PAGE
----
The city of Minneapolis will pay $3 million to the family of a man who died after a struggle with two Minneapolis police officers. It is the second-largest payout for a police misconduct lawsuit in the history of Minneapolis.

(Video above was produced on Feb. 6, 2012.)

The Minneapolis City Council approved the $3.075 million settlement on Friday, resolving a federal lawsuit filed by the family of David Smith, a 28-year-old man who died about a week after the struggle at the downtown Minneapolis YMCA in 2010.

The city will pay the Smith family $1.1 million and will pay $1.975 million in attorneys' fees to the Minneapolis law firm of Gaskins Bennett Birrell Schupp. The settlement is second only to the $4.5 million paid out in 2007 to a Minneapolis officer shot by another officer.

The death of Smith, who was mentally ill, raised questions about "prone restraint" — a highly controversial police technique for restraining suspects.

To subdue Smith, the officers forced Smith onto his stomach, then placed a knee in his back and held him down for about four minutes, which the family attorneys said made it impossible for him to breathe.

The Hennepin County medical examiner's office said Smith died of "mechanical asphyxia" caused by prone restraint. He ruled Smith's death a homicide.

Susan Segal, Minneapolis city attorney, said in a statement that the settlement was "a responsible way to bring this to a close in the face of mounting legal costs that would continue to grow significantly through a trial."

Police Chief Janeé Harteau called it "a tragic and traumatic situation for the family of Mr. Smith and the officers" and expressed her "deep sympathy for his family, who I am sure, still grieves his loss."

Robert Bennett, the lead attorney for the family, said, "I'm glad David Smith and his family finally got some justice."

Bennett said that as part of the settlement, the city's police officers will receive additional training on how to restrain suspects, although he said many officers had already gotten the training that would have prevented Smith's death.

The officers, Timothy Gorman and Timothy Callahan, had been called to the YMCA on Sept. 9, 2010, because Smith was acting bizarrely, tossing a basketball around and frightening youths on the sixth floor.

When the officers approached him, he grew fierce. They used a Taser to stun him, forced him to the floor and held him face down. Most of the incident was captured on two videos — one on a small camera pinned to Callahan's uniform, the other on the Taser device.

Once he realized Smith had no pulse, Callahan began giving him CPR. After paramedics arrived to take over resuscitation, Callahan can be heard calling his wife and saying, "I think me and Jimmy killed a guy."

Paramedics were able to restart Smith's heart, but he died a week later at Hennepin County Medical Center.

Bennett said Friday the officers made two mistakes in failing to follow accepted police protocols that could have prevented Smith's death.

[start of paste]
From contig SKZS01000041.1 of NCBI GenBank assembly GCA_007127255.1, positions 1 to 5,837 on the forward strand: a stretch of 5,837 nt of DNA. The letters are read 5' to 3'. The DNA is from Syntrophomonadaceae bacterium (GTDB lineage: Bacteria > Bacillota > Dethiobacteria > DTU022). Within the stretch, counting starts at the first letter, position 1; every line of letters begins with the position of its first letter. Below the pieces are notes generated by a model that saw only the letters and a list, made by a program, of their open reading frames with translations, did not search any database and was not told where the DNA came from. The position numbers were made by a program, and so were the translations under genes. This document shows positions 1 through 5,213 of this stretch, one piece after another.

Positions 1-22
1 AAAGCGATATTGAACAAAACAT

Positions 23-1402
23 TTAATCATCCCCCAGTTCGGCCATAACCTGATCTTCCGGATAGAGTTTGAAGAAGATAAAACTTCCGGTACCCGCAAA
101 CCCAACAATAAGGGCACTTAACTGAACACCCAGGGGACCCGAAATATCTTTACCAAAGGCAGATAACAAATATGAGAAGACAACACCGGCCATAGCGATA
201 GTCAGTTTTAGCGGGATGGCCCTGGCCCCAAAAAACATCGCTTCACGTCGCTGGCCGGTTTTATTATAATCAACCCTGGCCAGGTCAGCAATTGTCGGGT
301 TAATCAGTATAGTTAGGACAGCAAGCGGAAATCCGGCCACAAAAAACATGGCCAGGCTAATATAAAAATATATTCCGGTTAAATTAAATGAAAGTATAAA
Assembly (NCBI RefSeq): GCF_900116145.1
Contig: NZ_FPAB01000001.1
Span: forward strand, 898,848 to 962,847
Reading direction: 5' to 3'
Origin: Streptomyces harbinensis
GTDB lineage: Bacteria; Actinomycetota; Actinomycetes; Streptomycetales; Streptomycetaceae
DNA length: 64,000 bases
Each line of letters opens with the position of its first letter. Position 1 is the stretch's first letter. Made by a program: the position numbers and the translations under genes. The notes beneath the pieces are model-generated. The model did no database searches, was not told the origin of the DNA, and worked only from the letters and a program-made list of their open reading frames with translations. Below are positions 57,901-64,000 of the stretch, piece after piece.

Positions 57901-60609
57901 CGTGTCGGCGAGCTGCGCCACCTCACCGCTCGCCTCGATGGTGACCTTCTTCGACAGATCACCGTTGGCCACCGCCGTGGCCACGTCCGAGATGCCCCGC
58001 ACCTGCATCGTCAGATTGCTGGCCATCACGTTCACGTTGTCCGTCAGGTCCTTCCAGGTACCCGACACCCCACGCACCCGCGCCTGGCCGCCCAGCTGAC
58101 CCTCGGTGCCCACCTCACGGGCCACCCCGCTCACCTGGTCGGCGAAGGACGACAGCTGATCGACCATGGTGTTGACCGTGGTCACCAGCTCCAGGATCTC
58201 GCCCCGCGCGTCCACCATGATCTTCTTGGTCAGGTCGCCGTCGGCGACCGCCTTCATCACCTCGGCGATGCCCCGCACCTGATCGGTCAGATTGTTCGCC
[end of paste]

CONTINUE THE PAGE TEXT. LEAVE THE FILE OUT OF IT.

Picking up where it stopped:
First, after securing him in the prone restraint position, they failed to roll him on his side so he could breathe, Bennett said. Then, while they held him face down, they did not monitor his breathing and were unaware that it had stopped.

"I'm not saying the officers meant to do this," Bennett said.

Said Harteau: "These two officers have been upstanding examples who do their jobs with professionalism, and I know this had been very hard on them and their families."

Larry Smith, David Smith's uncle, hired Bennett to pursue the suit on behalf of the Smith family. Smith, an attorney in Chicago, could not be reached for comment on Friday afternoon.

Had the case gone to trial, both sides would have presented witnesses to argue the cause of Smith's death.

Minneapolis has seen very large payouts over police misconduct in some recent years. It paid out $4.2 million in 2011, although only $814,093 in 2012.

Bennett and his law firm have represented the majority of the litigants who have won the largest payouts in lawsuits claiming Minneapolis police misconduct.

Those cases include the $4.5 million payout to Duy Ngo, who was mistakenly shot by a fellow officer in an incident in 2003.

In the Smith suit, the nearly $2 million awarded to Bennett's law firm covered the thousands of hours of work by lawyers and staff as well as other expenses, Bennett said.

He said three attorneys primarily worked on the case — himself, Jeff Storms and Kathryn Bennett, his daughter — while four or five other attorneys did some work. His rate was $650 an hour; other lawyers' rates were lower.

He said that the city did not pay all the charges that his firm submitted and that the final amount was negotiated.

In an e-mail on Friday, Mayor R.T. Rybak called the death "a tragic event that led to a complicated, protracted legal situation.

"We made a difficult decision, not to incur even more costly legal fees," he wrote, "which would only continue to mount. My heart goes out to the victim's family. I also stand strongly with good police officers who were protecting innocent people who were at risk."

Staff writer Maya Rao contributed to this article. Randy Furst • 612-673-4224